Two weeks ago I was lucky enough to cheer my brother on at the Ironman Wisconsin. My expectations were that the family and I would see Dave when he was in town (start of the swim, start of the bike, and the beginning, middle and end of the marathon) and then spend the rest of the day shopping in downtown Madison and grabbing a pint or two at a pub with a view of the run. In reality we were dashing about all day, racing from one spot to the next to cheer as loud as we could for about five seconds as he biked or ran past.
But what really impressed me was how Dave’s Ironman was a team effort between him and his amazing wife Melissa. The day of the Ironman was also her birthday, and exactly two weeks short of their first wedding anniversary. There was incredible sacrifice of time, energy and money on both of them this past year, but watching them throughout the day, you knew it was worth it.
Waiting for Dave to swim/bike/run by was so much more intense standing next to the person who loves him more than anything in the world. During the bike, Melissa could’ve grabbed a nap and followed him online, but instead she insisted on chasing him down in three different places, just so she could see him. It was a heartbreaking moment when she and I sprinted for about half a mile just to realize that we’d missed him.
|Couldn’t resist including this picture.|
When we finally did see Dave on his bike, he asked Melissa to run with him for a bit. At the top of the hill, he asked a group of spectators to sing “Happy Birthday” to her. After 60 miles on the bike (not to mention 2 and change in the water) he was all smiles.
These smiles didn’t diminish on the run. He admitted he didn’t feel 100% after about 14 miles, but still felt good enough to finish strong. Again he had Melissa jog along with him, updating her on his feeding plan. Between Miles 14 and 20, she was on the phone letting his coach know his status and got some recommendations for him.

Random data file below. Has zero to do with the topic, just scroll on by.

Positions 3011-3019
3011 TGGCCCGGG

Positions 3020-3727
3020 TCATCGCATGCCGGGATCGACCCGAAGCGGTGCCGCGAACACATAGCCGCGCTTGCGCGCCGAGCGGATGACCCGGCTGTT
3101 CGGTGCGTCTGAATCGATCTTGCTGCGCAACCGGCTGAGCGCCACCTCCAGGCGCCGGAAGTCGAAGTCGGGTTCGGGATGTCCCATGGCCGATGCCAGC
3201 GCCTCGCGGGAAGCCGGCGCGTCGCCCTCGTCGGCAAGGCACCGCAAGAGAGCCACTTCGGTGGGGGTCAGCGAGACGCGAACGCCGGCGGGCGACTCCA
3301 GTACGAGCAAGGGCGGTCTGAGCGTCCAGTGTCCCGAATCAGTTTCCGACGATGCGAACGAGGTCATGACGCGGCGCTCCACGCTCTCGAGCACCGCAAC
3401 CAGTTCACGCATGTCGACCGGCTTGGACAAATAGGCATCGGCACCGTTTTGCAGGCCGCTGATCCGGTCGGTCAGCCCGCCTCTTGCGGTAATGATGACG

|For 140.6 miles, these two only had eyes for each other.|
We finally sat down for dinner, getting most of the 11-man team together for a planning session (Team Murphy = Dave and my parents, Melissa’s parents, Melissa, her brother, her brother’s fiances, friends Sarah and Dylan from Chicago, Dave’s childhood friend Allison and me). The finish wasn’t until 8:45 pm of a day that started at 5 am (race started at 7 am). This is when I finally had a pint of some fine local microbrew. (Wisconsin, you do beer right. Thank you.) After catching Dave at the halfway, we split up until the finish.
|Waiting at the finish.|
Melissa and I found her parents and my mom near the finish line about 30 minutes before Dave came through. For his part, Dave did everything he could to not finish in a pack so that he would be able to hear them call his name. Mom, Melissa and I fought for a spot on the boards in front of the tightly packed bleachers. This is one of the most intense spots to be for any sport under the sun. The athletes have pushed themselves beyond what most of us consider possible. Tears, laughter, screaming, and high fives abound. When Dave came through at 13:45:56, he was the most pumped I have ever seen him. Then he zipped right through the medical staff and shook off his handler so that he could find Melissa and give her the best kiss that town has ever seen.
“We did it!”
Why include this day in a blog about soccer? Good question. I am looking to fall in love with a soccer team. I know I can’t expect anything close to what exists between my brother and his wife, but I consider them to have set the bar.